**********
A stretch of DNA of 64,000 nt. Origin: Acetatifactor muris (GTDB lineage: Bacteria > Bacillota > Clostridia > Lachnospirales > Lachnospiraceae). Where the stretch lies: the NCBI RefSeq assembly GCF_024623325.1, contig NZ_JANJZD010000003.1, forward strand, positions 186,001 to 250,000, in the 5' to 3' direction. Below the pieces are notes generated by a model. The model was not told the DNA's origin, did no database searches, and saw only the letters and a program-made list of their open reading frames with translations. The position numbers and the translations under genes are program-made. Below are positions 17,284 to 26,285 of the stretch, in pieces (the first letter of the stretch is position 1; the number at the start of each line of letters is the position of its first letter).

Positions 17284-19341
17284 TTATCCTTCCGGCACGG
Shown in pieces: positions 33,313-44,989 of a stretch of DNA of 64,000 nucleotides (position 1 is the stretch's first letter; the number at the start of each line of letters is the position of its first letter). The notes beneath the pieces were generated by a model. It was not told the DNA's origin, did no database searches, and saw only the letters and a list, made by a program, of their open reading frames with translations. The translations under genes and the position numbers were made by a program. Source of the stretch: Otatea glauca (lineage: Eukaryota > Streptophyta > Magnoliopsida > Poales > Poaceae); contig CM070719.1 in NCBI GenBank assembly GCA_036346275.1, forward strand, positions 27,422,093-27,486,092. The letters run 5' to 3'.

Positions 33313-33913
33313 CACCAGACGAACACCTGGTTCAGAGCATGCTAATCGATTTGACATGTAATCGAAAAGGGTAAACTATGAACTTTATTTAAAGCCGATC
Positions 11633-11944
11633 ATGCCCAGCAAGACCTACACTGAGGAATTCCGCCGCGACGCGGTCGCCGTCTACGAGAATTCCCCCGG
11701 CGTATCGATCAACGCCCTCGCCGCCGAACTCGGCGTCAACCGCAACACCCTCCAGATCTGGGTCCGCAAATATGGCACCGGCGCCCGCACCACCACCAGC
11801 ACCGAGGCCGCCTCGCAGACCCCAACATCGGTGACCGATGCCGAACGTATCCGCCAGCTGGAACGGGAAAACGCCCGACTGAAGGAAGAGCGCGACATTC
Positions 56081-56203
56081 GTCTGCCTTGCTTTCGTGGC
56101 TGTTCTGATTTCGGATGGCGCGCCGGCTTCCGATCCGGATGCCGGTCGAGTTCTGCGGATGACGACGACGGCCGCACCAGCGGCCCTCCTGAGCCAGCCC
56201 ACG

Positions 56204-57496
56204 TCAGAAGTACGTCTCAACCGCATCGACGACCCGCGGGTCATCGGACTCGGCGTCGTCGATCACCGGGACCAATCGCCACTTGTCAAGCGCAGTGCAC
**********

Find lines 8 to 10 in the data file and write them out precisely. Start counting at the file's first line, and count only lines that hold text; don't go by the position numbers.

11633 ATGCCCAGCAAGACCTACACTGAGGAATTCCGCCGCGACGCGGTCGCCGTCTACGAGAATTCCCCCGG
11701 CGTATCGATCAACGCCCTCGCCGCCGAACTCGGCGTCAACCGCAACACCCTCCAGATCTGGGTCCGCAAATATGGCACCGGCGCCCGCACCACCACCAGC
11801 ACCGAGGCCGCCTCGCAGACCCCAACATCGGTGACCGATGCCGAACGTATCCGCCAGCTGGAACGGGAAAACGCCCGACTGAAGGAAGAGCGCGACATTC